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How Large Should Your Expansion Gaps Be?

How Large Should Your Expansion Gaps Be?

By Mike Gates 12/27/2022


This is a question that often comes up when building a new layout, and I have been asked about expansion gaps as it pertains to our rail by many customers. Usually it is expected to be a very simple gap size that fits all rail types, which can be true if we wish to err on the side of caution... but not all metals are created equal and your gap may not need to be as large as you may think! Out of the three metals we supply our rail in: Aluminum, Brass, and Nickel Silver... the expansion length can vary greatly. 


The above chart shows how much of an increase in length a 6ft section of rail will have (in inches) from a baseline temperature of 68°F to each of the indicated temperatures on the horizontal axis.


When looking at the expansion chart you can see that Aluminum has the largest rate of expansion, while Nickel Silver has the lowest. If you have an outdoor layout with aluminum rail that experiences kinking in the summer, its property of greater thermal expansion over other common model railroading metals is probably the culprit!


Choosing an expansion gap size

Option 1 (The Accurate/Overkill Way)

This is the method that will yield the smallest gaps appropriate for your layout without risking sun kinks:

  1. Lay out a test section of track (or bare rail) in the area of your layout that gets the most sunlight in the morning of a sunny day.
  2. After being in direct sunlight for 6-8hrs use an infrared thermometer (found inexpensive on Amazon) to measure how hot the rail has become in °F.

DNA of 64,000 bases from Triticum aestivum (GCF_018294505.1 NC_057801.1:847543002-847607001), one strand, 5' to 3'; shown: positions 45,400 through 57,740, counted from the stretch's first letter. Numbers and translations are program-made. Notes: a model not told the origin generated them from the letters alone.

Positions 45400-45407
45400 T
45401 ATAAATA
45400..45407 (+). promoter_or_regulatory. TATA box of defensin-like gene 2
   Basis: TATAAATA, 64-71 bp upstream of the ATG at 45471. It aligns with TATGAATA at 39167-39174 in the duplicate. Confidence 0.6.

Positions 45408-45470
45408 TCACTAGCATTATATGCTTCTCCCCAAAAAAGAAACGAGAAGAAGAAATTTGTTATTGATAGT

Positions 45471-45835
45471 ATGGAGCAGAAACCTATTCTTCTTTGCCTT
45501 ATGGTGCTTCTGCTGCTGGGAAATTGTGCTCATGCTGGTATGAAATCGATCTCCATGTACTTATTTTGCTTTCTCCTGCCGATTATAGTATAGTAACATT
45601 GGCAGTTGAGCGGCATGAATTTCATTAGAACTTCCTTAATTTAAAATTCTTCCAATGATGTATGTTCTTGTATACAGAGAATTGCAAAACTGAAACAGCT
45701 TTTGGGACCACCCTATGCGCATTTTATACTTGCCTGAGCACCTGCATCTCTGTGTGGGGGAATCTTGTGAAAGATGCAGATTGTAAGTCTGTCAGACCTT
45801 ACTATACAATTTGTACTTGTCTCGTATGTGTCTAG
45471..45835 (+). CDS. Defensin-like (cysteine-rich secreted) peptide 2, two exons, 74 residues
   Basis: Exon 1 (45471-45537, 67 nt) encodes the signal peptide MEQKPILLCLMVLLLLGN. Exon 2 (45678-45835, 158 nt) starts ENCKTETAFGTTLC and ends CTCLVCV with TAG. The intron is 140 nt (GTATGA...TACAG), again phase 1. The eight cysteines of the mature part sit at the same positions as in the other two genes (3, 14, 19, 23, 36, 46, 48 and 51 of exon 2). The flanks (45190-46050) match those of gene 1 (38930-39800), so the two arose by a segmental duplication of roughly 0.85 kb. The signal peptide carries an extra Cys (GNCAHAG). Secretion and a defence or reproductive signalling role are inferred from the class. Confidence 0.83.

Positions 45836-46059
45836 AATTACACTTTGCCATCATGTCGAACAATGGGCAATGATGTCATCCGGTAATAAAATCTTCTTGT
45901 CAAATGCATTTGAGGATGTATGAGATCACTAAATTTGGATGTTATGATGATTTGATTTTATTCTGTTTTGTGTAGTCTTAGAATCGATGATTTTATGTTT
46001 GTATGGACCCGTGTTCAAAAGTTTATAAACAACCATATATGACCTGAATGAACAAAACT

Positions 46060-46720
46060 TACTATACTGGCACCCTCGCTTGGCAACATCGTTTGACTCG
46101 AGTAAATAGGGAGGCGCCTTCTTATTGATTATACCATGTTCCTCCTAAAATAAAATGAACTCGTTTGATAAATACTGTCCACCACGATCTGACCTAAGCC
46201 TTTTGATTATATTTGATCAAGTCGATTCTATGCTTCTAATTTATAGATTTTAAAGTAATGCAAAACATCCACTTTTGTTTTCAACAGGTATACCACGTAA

3. Refer to the chart above to see how much the rail would expand from room temp to the temperature it can become outside.
  4. Plan to make your expansion gaps a little bit (1/16" or so) larger than the length the rail will expand according to the chart. (Example: If you are using aluminum rail and your hot rail measured 130°F, looking at the chart we can safely assume that it will expand about 0.12" or about 1/8"... so make your gaps 3/16"!)


Option 2 (Keep it simple!)

To keep things simple, lay out your track sections in direct sunlight for a few hours so the rail will heat up to around the max temperature it will be on most sunny days. (Do not stack the rail, lay each section on the ground by itself so the rail on each track section gets the most sunlight possible!)

After the track is up to temp, start assembling your layout! Grab a section and start fastening the track to your track bed. Put a 1/16" gap between the track sections to err on the side of caution in case you have a hotter day in the future. 


"Ok that's all great, but I just tell me a gap size that will work for most climates and temps!"

These gaps sizes should be fine in most circumstances:

  • Aluminum and Brass: 1/4" to 5/16" expansion gap
  • Nickel Silver: 1/8" to 3/16" expansion gap


Some tips to prevent kinking:

  • If you are using rail clamps (like SplitJaws) remember that the rail needs to be able to expand without any resistance to prevent kinking. Only clamp one side of the rail clamp tightly to one track section, and lightly clamp the other track section with the other side of the rail clamp (make sure you can feel the rail slip when pushing/pulling on it by hand). This will allow both track sections to come towards each other when expanding without being inhibited by a tightly clamped rail clamp on both sides which would result in bowing of the track.
  • Assemble all your track at the same temperature (rail temp and ambient)! If you are assembling your layout one day when it is 80°F outside and you are grabbing your track out of your 68°F living room, try and continue doing the same for all layout construction days so the gaps are set with the most accuracy and less adjustment needs to be made in the future.